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Enhancing fully printable mesoscopic perovskite solar cell performance using integrated metallic grids to improve carbon electrode conductivity
Current Applied Physics, Volume: 20, Issue: 5, Pages: 619 - 627
Swansea University Authors: Dimitrios Raptis, Vasil Stoichkov, Simone Meroni , Adam Pockett, Carys Worsley, Matt Carnie , David Worsley , Trystan Watson
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DOI (Published version): 10.1016/j.cap.2020.02.009
Carbon based Perovskite Solar cells (C–PSCs) have emerged as the most promising candidates for commercialisation in the field of perovskite photovoltaics, as they are highly stable, low cost and make use of easily scaled manufacturing techniques. However, the limited conductivity of the carbon elect...
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Carbon based Perovskite Solar cells (C–PSCs) have emerged as the most promising candidates for commercialisation in the field of perovskite photovoltaics, as they are highly stable, low cost and make use of easily scaled manufacturing techniques. However, the limited conductivity of the carbon electrode inhibits performance and represents a significant barrier to commercial application. Τhis work presents a scalable method for enhancing the carbon electrode conductivity through the integration of aluminium and copper grids into prefabricated C–PSCs. Adhered to the cells using an additional low temperature carbon ink, the metallic grids were found to dramatically reduce top electrode series resistance, leading to a large improvement in fill factor and efficiency. After grid integration, the 1 cm2 C–PSCs yielded power conversion efficiency (PCE) of 13.4% and 13% for copper and aluminium respectively, while standard C–PSCs obtained PCE of 11.3%. Performance is also significantly augmented in the case of larger-scale 11.7 cm2 modules, where PCEs went from 7.7% to 10% and 11% for aluminium and copper grids respectively. This technique offers a fast and low temperature route to high-performance, large-area C–PSCs and could therefore have serious potential for application to the high-volume manufacture of perovskite cells and modules.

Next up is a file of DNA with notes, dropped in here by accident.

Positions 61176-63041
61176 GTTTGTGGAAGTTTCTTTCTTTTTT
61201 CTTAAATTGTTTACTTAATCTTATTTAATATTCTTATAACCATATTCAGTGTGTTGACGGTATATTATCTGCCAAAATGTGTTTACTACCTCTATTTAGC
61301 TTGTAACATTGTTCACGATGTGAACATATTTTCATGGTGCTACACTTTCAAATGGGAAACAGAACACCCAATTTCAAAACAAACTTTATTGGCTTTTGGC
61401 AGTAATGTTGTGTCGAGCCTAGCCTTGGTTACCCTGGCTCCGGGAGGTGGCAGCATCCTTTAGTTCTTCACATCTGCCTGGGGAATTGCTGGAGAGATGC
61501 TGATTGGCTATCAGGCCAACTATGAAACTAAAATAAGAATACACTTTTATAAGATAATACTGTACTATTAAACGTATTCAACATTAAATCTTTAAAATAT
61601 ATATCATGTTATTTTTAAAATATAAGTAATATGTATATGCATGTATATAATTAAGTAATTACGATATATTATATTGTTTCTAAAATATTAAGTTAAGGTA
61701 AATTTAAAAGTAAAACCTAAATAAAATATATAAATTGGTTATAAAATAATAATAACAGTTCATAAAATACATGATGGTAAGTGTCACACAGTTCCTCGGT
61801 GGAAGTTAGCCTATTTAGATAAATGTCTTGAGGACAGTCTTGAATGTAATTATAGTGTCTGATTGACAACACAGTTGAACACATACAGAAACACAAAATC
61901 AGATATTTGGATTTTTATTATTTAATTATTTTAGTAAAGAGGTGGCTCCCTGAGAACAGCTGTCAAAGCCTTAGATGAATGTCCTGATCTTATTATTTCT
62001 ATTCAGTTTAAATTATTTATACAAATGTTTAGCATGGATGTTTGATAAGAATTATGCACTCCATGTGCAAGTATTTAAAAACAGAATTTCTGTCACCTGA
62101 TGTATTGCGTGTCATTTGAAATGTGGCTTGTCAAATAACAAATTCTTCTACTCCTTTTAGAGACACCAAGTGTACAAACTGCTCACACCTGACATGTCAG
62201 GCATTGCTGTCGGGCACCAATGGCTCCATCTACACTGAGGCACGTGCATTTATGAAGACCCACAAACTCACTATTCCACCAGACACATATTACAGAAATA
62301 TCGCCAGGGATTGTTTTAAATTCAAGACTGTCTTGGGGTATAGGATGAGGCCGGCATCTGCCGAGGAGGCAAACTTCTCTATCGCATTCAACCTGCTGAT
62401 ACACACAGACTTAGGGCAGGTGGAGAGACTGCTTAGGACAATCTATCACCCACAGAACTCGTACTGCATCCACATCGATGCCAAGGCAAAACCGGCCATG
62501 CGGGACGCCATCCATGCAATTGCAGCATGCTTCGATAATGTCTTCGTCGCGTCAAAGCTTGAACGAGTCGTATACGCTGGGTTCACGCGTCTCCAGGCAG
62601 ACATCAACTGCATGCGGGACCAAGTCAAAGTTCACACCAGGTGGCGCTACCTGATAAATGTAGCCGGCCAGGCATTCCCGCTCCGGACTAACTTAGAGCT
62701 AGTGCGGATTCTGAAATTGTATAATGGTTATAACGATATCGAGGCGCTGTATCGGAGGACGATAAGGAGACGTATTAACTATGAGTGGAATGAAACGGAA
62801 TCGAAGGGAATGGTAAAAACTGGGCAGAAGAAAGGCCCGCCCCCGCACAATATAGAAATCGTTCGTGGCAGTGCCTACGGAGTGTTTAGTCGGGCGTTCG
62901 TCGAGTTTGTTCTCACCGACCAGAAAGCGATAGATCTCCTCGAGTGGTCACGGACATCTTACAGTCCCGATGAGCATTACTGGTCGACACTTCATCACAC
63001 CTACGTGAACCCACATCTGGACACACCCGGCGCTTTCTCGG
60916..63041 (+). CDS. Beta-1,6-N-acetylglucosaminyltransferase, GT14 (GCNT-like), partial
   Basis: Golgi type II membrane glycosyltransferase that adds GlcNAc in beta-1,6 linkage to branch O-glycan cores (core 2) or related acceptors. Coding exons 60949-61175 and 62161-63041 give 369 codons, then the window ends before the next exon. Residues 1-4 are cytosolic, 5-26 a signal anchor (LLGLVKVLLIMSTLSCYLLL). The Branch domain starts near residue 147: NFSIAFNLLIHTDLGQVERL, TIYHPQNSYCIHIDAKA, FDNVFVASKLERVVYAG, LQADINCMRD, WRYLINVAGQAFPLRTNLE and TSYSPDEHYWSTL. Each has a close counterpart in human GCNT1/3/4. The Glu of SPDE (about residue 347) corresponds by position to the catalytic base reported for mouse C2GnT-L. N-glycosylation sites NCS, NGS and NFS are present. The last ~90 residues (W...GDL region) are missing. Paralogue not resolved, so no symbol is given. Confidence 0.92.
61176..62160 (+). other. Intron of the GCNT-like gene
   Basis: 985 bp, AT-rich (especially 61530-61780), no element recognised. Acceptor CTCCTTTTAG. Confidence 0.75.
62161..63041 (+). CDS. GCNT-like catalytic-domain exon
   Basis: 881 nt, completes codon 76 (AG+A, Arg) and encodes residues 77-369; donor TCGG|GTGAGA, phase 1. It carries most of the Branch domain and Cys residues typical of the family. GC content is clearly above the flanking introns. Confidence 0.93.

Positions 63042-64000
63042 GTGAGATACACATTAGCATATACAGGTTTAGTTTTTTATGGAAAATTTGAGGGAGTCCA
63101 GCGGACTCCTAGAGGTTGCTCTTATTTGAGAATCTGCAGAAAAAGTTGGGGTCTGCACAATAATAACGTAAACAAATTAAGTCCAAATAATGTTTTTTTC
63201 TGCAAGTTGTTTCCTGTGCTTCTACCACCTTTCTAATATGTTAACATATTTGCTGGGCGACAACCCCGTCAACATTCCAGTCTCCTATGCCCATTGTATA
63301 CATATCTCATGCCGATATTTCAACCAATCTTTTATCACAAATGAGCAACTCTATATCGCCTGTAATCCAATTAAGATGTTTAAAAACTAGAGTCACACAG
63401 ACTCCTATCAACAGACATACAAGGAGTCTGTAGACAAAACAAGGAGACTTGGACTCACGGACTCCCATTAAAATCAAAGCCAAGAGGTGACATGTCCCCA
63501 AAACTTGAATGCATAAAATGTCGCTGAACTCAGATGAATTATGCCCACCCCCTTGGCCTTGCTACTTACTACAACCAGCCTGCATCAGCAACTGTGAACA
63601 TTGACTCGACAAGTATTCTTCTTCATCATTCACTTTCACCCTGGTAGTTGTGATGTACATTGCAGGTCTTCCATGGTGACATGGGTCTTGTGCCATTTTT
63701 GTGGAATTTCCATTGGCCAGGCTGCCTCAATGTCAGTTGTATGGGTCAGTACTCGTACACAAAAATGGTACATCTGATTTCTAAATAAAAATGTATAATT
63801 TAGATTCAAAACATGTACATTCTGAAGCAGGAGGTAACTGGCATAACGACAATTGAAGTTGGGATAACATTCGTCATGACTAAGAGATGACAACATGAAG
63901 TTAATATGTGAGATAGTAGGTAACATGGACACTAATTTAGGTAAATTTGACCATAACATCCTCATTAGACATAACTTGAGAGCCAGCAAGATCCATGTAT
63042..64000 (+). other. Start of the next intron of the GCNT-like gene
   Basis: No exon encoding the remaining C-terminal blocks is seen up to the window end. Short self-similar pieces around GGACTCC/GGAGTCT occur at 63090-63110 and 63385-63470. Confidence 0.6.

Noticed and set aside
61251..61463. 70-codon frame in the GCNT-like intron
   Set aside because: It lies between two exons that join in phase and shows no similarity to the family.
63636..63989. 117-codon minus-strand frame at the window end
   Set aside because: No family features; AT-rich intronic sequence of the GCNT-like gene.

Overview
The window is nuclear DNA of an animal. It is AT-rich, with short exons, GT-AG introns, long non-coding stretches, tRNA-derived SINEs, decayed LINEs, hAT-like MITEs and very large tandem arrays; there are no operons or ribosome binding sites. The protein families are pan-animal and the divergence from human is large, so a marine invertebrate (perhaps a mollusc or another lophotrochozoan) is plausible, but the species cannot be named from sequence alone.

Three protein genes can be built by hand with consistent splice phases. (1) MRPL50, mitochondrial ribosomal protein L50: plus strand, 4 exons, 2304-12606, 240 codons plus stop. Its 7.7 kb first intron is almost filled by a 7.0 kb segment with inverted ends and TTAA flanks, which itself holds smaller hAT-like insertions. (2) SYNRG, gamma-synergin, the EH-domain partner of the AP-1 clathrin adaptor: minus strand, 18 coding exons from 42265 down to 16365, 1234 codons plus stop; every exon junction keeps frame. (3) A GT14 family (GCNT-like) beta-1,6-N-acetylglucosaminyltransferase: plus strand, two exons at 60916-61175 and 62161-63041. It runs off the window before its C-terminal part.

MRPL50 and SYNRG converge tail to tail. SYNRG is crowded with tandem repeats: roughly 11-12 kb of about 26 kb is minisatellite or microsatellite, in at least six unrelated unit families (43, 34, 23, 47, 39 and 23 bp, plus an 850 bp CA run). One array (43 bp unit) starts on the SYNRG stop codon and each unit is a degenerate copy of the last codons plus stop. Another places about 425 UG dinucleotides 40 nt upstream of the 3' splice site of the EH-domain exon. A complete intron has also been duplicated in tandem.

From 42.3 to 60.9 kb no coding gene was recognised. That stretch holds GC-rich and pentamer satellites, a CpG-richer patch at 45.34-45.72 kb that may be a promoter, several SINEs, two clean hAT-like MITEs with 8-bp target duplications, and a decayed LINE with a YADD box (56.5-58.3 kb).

Metallic grid, Highly conductive carbon electrode, Low temperature carbon ink, Carbon based perovskite solar cell, Module, Enhanced efficiency
Faculty of Science and Engineering